The author rightly observes that establishing an effective local police force is critical to successful stability operations. An effective police force is a key component to security sector reform, justice sector reform, and the successful transition to the host nation's security force. But because the United States lacks the institutional capacity to provide an immediate and coordinated civilian police training and advisory effort, we are trying to fill this gap through less-effective means — using the military, which tends to focus on those things with which it is most familiar—such as weapons handling, marksmanship, equipment maintenance, and other higher-end police skills rather than those community policing skills that engender community trust and support.
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History shows that the U.S. Government had an effective institutionalized civilian police training capacity from 1954 to 1974, first through the International Cooperation Administration (ICA) and then through its successor organization, the U.S. Agency for International Development (USAID), established in 1961. In 1963, USAID established the International Police Academy in Washington, DC, to train foreign police officers. During its existence, more than 5,000 police officers from 77 countries graduated from the academy. An additional 3,000-plus officers attended specialized courses offered by other U.S. Government agencies but funded by USAID.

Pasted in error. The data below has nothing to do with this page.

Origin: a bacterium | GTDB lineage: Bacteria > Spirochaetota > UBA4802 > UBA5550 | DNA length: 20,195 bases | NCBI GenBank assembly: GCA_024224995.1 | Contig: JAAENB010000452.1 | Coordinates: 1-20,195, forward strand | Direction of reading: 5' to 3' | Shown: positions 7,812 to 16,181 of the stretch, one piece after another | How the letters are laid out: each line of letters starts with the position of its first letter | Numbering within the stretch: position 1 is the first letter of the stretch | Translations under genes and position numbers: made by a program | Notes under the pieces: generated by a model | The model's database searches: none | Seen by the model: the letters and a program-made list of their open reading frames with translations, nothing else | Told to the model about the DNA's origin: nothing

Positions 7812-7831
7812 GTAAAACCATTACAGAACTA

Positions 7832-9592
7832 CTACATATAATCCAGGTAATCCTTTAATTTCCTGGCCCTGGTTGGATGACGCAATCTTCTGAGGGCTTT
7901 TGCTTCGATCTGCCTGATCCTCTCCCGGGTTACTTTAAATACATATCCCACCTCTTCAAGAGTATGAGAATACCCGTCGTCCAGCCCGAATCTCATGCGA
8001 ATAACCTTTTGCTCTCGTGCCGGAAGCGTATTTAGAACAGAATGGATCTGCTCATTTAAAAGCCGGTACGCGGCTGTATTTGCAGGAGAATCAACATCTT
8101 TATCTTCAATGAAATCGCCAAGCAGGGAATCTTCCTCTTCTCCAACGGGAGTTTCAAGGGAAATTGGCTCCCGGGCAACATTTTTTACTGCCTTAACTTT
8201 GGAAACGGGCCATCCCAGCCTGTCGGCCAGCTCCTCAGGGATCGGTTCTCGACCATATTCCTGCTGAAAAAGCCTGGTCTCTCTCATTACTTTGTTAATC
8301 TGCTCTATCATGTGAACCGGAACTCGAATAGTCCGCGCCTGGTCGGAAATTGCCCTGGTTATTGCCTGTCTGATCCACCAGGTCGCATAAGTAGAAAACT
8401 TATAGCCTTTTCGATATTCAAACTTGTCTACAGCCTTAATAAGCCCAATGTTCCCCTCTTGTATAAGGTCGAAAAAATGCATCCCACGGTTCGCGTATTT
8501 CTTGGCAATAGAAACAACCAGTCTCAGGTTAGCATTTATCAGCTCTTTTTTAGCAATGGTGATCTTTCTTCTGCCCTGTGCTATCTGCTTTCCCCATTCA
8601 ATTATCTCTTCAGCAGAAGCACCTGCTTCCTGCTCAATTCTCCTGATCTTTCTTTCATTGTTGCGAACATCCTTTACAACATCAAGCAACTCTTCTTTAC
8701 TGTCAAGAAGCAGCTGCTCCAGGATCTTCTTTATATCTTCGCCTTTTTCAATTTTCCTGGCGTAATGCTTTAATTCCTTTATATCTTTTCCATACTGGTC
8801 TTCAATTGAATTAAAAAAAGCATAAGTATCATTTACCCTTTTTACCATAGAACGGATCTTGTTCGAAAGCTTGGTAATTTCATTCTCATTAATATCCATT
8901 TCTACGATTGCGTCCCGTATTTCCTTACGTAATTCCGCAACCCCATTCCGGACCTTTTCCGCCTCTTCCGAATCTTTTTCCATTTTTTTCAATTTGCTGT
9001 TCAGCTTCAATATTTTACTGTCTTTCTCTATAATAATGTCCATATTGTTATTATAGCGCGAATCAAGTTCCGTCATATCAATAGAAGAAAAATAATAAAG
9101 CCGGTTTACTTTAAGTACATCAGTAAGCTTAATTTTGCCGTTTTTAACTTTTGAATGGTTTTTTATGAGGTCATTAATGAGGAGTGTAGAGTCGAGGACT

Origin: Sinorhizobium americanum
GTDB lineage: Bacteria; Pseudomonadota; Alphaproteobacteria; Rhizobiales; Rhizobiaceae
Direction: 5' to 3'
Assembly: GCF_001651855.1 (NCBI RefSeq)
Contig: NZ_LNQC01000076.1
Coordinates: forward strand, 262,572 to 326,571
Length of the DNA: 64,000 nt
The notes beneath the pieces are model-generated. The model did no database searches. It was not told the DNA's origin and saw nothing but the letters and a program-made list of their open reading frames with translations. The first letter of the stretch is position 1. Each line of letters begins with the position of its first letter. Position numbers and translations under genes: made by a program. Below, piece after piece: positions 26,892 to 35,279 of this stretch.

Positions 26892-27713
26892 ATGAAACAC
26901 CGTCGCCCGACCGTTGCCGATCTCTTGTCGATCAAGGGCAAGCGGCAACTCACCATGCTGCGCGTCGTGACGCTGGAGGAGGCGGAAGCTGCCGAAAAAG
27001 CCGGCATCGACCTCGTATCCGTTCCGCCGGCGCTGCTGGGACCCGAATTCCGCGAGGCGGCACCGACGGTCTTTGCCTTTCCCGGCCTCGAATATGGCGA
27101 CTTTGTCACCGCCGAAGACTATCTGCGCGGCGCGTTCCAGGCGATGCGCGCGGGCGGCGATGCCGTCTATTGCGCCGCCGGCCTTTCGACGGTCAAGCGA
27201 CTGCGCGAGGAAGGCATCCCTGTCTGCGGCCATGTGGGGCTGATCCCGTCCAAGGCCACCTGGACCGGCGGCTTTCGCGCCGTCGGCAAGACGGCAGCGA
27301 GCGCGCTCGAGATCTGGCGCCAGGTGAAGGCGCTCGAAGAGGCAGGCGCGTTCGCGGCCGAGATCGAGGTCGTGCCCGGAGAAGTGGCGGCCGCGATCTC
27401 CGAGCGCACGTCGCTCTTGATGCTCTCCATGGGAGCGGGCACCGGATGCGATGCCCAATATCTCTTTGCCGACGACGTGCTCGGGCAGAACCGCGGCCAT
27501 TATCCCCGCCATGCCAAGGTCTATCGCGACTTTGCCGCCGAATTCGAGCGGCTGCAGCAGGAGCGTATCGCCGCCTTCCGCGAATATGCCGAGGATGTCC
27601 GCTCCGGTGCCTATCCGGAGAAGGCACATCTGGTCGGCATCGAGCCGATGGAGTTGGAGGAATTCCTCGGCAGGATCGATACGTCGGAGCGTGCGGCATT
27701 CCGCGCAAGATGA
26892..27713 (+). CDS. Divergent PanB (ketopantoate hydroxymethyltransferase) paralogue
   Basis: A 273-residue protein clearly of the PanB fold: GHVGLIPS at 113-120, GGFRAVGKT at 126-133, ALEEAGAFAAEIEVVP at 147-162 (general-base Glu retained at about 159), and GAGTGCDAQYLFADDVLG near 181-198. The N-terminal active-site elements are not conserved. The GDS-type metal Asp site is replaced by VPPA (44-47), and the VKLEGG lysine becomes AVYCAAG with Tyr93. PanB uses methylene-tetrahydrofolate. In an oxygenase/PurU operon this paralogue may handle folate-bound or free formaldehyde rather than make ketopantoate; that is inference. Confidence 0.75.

Congressional opposition to the training program grew and peaked in 1973, with accusations that police approved, advocated, or taught torture techniques to civilian police from other countries, which in turn damaged the image of the United States. As a result, legislation was enacted which prohibited foreign assistance funds for police support and training within or outside the United States. This required closing the police academy. Current operations have forced us to relook at this issue. Mr. Keller has done so and makes recommendations for a better way ahead.
Topics covered include: stability policing, community based policing, Department of Justice police assistance, Department of State police assistance.